Advertising

A challenging time for E&P sector

The sector is currently facing a hard time as oil and gas levels continue to decline and the production by the E&P companies remains at a low.

Print Friendly, PDF & Email

After the oil price plunge of 2014-2016, the oil and gas industry were having to rethink the way it worked. The 2014-2016 collapse in oil prices came as a shock and strained the industry in the form of company cost-cutting, government austerity measures and shifts in asset preferences. The production by the E&P companies was already running dry before it was faced with a new opposition- COVID-19.

COVID-19 unleased a new set of challenges for the E&P sector. FY20 was a difficult year as the demand for fuel remained low due to the restrictions put in place keeping in mind the pandemic. This created hurdles for the E&P companies as the refineries refused crude oil intake due to low storage. Though, production decline with field maturing is a natural phenomenon but the efforts to mitigate this decline haven’t helped either as the number and sizes of the recent discoveries aren’t enough to replace these major fields.

Read more: How many Pakistanis lost their livelihood due to COVID-19?

2020 had been a tough financial year for the oil and gas exploration sector as the economic activities around the globe came to a halt owing to the lockdowns. Due to oversupply and low demand, the companies were forced to trade in the red. Overall, in FY20, the production of oil declined by 14% year-on-year while gas production fell by 8% year-on-year.  Apart from the oil prices hitting an all time low in FY20, the year was full of uncertainties and very few companies are likely to emerge unscathed from the pandemic blow.

Adapting to the New Normal

Though COVID-19 has forced E&P companies and host countries to adapt to the new normal, unfortunately not all would be able to do so. However, some resource holders are in a better position than others to adjust due to policy choices and structural factors. The worst hit by the pandemic would be the oil dependents who are already in a poor shape. The economies of these established producers rely on oil for over 20% of exports and unfortunately, the oil and gas sector are a first port of call to support political systems and economic strategies.

Read More: Crude and gold extend gains, stocks sink on fear of US-Iran war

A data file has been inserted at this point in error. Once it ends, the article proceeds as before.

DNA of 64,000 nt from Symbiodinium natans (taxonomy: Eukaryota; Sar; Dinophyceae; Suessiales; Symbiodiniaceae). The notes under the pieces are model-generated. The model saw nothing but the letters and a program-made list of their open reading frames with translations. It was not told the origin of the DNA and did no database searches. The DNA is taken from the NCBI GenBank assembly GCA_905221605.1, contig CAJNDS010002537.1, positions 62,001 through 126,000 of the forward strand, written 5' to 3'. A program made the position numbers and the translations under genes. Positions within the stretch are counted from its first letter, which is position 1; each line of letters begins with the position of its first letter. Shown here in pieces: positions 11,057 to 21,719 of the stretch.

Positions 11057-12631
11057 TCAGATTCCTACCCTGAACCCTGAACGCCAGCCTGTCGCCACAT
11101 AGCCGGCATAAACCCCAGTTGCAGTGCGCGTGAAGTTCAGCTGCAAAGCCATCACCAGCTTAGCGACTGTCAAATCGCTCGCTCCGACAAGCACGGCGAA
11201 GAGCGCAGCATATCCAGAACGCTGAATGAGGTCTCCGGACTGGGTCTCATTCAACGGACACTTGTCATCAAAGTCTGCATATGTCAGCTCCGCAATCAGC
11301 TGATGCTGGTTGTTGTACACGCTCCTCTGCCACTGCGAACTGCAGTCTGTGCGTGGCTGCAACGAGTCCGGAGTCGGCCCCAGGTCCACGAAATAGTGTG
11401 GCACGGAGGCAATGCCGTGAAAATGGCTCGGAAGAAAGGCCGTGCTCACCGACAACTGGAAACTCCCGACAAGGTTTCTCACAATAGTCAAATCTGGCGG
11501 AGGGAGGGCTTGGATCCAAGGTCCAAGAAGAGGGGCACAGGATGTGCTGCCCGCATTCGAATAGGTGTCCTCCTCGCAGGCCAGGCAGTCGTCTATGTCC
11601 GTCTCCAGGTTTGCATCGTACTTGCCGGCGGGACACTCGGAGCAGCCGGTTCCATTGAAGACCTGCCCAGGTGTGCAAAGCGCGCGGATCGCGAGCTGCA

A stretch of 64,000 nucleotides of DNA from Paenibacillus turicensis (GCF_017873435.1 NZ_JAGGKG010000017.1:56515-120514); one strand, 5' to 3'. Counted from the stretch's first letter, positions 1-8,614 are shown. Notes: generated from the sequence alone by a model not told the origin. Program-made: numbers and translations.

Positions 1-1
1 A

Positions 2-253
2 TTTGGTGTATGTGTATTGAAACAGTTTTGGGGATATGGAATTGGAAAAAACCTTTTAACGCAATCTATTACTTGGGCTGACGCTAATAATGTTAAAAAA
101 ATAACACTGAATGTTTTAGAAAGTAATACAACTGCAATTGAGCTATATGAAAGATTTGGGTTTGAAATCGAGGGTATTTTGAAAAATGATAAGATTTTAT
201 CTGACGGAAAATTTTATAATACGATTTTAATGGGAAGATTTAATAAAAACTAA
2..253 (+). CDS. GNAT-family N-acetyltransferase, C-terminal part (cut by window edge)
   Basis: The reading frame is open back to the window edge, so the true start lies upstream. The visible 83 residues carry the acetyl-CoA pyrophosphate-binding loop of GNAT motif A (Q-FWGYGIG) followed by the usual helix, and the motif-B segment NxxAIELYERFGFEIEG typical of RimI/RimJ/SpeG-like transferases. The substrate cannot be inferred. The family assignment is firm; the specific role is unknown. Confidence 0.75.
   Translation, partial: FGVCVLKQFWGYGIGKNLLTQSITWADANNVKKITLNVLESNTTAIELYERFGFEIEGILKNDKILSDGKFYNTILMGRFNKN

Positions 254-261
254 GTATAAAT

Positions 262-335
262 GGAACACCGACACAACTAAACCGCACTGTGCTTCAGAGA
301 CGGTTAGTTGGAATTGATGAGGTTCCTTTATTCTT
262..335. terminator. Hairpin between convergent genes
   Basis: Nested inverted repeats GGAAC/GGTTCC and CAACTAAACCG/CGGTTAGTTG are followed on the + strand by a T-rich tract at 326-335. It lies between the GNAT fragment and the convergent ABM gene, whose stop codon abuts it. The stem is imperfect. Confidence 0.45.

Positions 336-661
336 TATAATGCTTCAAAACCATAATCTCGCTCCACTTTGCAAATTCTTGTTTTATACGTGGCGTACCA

In Pakistan, the exploration costs declined during the year due to the Pakistan Petroleum Limited being uninvolved in the exploratory activities as the company faced a cash crisis. Owing to the uncertainties, the prices have also remained volatile throughout. The currency devaluation in 1QFY21 has also contributed to the low profitability of the sector.  Moreover, the companies are facing a financial crunch because of circular debts which has affected the drilling activities in the country. These circular debts keep adding to the receivables which ultimately leads to a decrease in the dividend paying capacity of these firms.

Pakistan’s Position in the E&P Sector

One the other hand, Mari Petroleum Company Limited (MARI) has come out as a clear winner as it depicted the highest increase in its earning. Pakistan is blessed with a great deal of hydrocarbon potential, most of which still remains untapped. Ministry of Energy, Petroleum division is especially eager to attract foreign investment with the aim to kickstart exploration activities to maximize indigenous production of oil and gas. Apart from MARI, Pakistan Petroleum Limited (PPL) and Oil and Gas Development Company Limited (OGDCL) are two public sector companies involved in exploration of oil and gas in Pakistan. These companies contribute to a major share of oil and gas production. Therefore, the Ministry of Energy has encouraged them to enter into joint-ventures with other foreign E&P companies.

Read More: Mari petroleum diversification strategy takes it into mineral excavation in Balochistan

The Future of the E&P Sector

The sector’s general performance on the stock exchange over the years, however, hasn’t been the best either as the growth in the earnings have either been derived from exchange gains or high oil prices. The current scenario is completely opposite to what a research note by Alfalah CLSA described as the safe bet. This included the sector benefitting from reasonable returns backed by strong cash flows, comparatively stable oil prices and an increasing production. None of which is the case now as currently, the E&P companies are trading at a 50% discount.

Read More: UK raises $1 billion in Covid-19 vaccine donations for “vulnerable countries”

A still historic level of crude oil stocks indicates how things have been for the E&P sector this year, however, COVID-19’s vaccine rollout is expected to lift global fuel demand. Moreover, 20 new oil and gas exploration blocks are supposed to be auctioned in the near future by the government as a part of its self-reliance strategy. But the fact that producing countries would come under immense pressure to make adjustments to their demanding investment environments, in order to capture business from the diminished E&P pool isn’t going to change.